2nd Day of Great Propagation in The Plains. Are You Working New Stations and Grids?

    6:45am Tuesday —
   Band conditions have really been heating up on 2m and higher.  I’m talking from roughly the Mississippi River and WEST.   I don’t think a lot of guys/gals are aware of this.  It’s likely the bands are going to stay good, what with all the hot weather building.   That weather is going to expand over the next several days, and I imagine band openings will become even more widespread. 
   A VHF’ers checklist should read something like this:
   1)  Call CQ in all directions on or near 144.200 whenever near the rigs.  Take 5-10 minutes to make short CQ’s about every 20-40 degrees, once around the compass.  If the band sounds busy, spread out 10-20 kc.  Also, don’t get in the habit of staying glued to 144.200.  There’s usable spectrum from 144.150-160 up to about 144.260, if it’s truly busy.  
   2)  Check between 144.270-144.300 for beacons.  A ham in EN44, Eau Claire WI area reported hearing the DN84 Western South Dakota beacon yesterday morning, for several hours.   Apparently that beacon is on 144.300.   
   3)  If you have higher bands like 222, 432, 902/3 and/or 1296, by all means, have them fired up and ready to go.  You may actually catch some random activity on those bands, in an opening.   I’d put most of my emphasis on 2m, and then ask fellows I find there if they want to run the higher bands.  BUT… surely not a bad idea to at least call a few CQ’s on 222.100 and 432.100. 
   4)  Get in the habit of checking these two websites for potential openings:  
         http://aprs.mountainlake.k12.mn.us/  shows real-time conditions on 2m, based on APRS spots from various places across the USA.   This map has been lit up with red over much of the Plains for the past 36 hours, from what I’ve read and seen.   I know it is this morning.  The APRS map is very handy but don’t let it make decisions for you.  By that I mean, there is no substitute for taking time to call CQ in all directions, to directly verify what the band is like.   When you get in the habit of calling or monitoring nets 52 weeks a year, you start to learn from first-hand experience that the bands have subtle surprises every now and again.  Even when it didn’t “look” like there was enhancement.  Fellows who run daily skeds with distant stations have learned this, too. 

     http://www.dxinfocentre.com/tropo.html  Is known as the Hepburn Tropo Forecasts.  It is one man’s effort to make “weather maps” (so to speak) of what he feels the forecasted tropo conditions will be.  Many will debate the effectiveness of these forecasts.  Just like with weather forecasts.  If you start seeing a trend toward more and brighter colors, chances are that the bands are going to be above average in and around the colors, and quite possibly, you will have a major opening when things get into the yellow/orange category.  Odds are the best conditions will be from the evening into the early/mid morning hours.  Seems like many hams go to sleep early, and the late evening openings are rarely exploited.  The most activity will be in the mornings.   The days where the bands stay hot all day are telling you that there’s a very strong opening in progress, one that could last for several days or more, assuming the weather pattern stays “stuck”.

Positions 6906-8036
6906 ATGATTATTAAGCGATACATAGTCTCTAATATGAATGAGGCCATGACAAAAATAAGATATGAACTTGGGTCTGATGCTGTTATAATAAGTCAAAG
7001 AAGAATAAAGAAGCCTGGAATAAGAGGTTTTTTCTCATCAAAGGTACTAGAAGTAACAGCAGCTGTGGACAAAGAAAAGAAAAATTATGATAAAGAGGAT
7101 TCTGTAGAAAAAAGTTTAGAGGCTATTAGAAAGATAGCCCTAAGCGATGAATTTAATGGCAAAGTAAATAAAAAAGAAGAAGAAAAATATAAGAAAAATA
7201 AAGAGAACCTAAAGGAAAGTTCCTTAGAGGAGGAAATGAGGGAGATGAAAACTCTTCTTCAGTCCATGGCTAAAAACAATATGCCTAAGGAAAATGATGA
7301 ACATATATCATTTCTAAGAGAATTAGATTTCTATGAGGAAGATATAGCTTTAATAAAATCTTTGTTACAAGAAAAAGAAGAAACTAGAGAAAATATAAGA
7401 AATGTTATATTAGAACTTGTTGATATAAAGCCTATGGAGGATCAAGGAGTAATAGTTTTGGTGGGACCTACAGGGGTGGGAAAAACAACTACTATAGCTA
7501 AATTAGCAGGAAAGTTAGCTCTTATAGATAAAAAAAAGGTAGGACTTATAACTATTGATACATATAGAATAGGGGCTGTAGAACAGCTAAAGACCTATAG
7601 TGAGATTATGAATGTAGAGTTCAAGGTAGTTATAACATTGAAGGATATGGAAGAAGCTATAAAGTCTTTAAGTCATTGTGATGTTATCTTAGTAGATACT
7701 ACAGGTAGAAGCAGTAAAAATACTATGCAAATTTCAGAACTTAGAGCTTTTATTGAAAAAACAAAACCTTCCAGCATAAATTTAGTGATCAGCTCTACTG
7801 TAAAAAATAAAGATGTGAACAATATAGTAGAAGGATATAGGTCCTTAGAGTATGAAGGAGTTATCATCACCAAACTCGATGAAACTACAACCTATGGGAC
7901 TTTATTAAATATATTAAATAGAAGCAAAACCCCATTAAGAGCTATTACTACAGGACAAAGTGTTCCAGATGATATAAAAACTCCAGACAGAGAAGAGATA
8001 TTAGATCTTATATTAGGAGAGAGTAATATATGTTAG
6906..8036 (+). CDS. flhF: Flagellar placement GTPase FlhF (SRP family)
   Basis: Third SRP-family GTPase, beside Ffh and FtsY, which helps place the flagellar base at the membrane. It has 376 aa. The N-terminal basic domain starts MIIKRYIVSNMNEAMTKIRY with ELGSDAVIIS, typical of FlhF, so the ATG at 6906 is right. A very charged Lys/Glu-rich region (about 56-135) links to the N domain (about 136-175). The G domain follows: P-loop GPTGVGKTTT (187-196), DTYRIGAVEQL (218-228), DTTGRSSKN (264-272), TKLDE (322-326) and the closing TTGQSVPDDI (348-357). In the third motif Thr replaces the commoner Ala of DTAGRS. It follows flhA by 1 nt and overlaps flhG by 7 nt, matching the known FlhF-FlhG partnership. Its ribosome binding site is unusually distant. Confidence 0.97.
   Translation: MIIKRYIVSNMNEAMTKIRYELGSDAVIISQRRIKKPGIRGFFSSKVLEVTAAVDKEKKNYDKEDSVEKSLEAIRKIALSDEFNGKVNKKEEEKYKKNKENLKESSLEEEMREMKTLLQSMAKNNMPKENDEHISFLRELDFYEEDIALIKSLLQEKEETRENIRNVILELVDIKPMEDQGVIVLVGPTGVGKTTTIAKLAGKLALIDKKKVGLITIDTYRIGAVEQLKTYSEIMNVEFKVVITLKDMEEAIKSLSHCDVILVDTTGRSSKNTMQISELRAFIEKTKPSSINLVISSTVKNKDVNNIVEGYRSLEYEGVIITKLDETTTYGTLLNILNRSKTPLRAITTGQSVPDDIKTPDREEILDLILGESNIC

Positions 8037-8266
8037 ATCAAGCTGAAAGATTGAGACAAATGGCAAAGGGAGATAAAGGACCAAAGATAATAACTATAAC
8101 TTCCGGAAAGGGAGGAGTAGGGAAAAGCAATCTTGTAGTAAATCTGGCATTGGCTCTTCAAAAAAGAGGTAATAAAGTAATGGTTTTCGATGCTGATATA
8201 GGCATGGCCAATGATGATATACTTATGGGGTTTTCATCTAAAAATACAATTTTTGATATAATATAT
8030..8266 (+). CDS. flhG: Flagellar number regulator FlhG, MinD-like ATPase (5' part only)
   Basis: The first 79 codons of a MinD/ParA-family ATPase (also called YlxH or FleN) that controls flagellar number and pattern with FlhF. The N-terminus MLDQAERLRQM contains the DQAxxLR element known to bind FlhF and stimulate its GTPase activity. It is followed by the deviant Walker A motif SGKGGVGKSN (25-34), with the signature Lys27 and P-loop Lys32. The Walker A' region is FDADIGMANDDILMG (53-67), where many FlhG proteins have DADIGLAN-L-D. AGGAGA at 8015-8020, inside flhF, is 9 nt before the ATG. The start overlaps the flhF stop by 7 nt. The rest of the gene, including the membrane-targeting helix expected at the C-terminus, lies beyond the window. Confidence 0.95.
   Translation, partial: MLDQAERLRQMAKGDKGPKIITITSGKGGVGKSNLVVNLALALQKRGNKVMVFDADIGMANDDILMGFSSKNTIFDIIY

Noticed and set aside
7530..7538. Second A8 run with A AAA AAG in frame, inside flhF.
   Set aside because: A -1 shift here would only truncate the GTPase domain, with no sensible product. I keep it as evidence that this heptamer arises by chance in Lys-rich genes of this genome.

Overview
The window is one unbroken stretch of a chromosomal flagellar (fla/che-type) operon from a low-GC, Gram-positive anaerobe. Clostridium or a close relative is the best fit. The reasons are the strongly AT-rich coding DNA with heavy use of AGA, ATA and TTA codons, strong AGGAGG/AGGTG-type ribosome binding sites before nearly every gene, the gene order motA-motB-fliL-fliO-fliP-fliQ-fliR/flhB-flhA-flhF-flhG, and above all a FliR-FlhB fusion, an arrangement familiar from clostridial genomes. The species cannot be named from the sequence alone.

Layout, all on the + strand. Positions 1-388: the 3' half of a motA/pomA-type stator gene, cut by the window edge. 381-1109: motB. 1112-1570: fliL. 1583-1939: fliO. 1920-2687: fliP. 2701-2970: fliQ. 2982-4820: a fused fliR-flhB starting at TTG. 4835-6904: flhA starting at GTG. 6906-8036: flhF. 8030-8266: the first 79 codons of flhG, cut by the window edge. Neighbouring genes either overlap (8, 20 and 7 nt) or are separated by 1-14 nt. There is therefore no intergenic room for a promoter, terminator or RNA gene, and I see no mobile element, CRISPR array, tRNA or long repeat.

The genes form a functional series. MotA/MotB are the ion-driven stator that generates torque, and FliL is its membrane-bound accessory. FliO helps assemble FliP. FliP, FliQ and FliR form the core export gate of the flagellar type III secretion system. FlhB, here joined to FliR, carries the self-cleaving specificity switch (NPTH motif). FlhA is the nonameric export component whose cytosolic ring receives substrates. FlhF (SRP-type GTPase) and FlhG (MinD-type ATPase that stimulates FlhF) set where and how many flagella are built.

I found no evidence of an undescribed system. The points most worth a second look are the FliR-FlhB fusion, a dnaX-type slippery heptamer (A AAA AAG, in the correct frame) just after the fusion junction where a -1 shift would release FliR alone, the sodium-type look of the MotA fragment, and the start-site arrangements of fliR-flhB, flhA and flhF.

The Hepburn maps update every day in the early afternoon.  As someone who’s followed weather all my life, I like to try and see how the forecast changes from day to day.  If it keeps improving, that’s a good trend.  In the northern states, mid-late summer into fall is the time of year where we’re most likely to have tropo openings that lead to 400-1200 mile contacts on 144 MHz SSB/CW.   That is not an absolute.  There was a great opening from the Midwest to New England and the mid-Atlantic in January 2010.  The Hepburn maps sold that one short, which I wouldn’t have remembered unless I used my own archives — http://kc9bqa.com/?p=1809 

      I’m going to turn on the bold print once again…
     20-30 years ago, there was no internet and there was a ton more activity on the SSB/CW portions of bands like 144, 222 and 432 MHz.  The cure for dead bands is NOT “just listening”, nor is it “waiting for the internet maps to tell you the band is open”.   
You can watch the Hepburn maps, watch the APRS real-time map all you want, but if nobody’s CQ’ing, NOTHING is going to happen. 
     I know by now, from running and promoting nets for 4 years that there are still many more weak-signal V/U stations on than I ever would have guessed.  I mean HUNDREDS.   There’s way more than I ever realized.  And that’s not including the guys who only get on for contests or big band openings.   The problem is that out of those hundreds of stations, I doubt more than 20% are on the air even a half hour a week.   So a lot of times, great openings go to waste.

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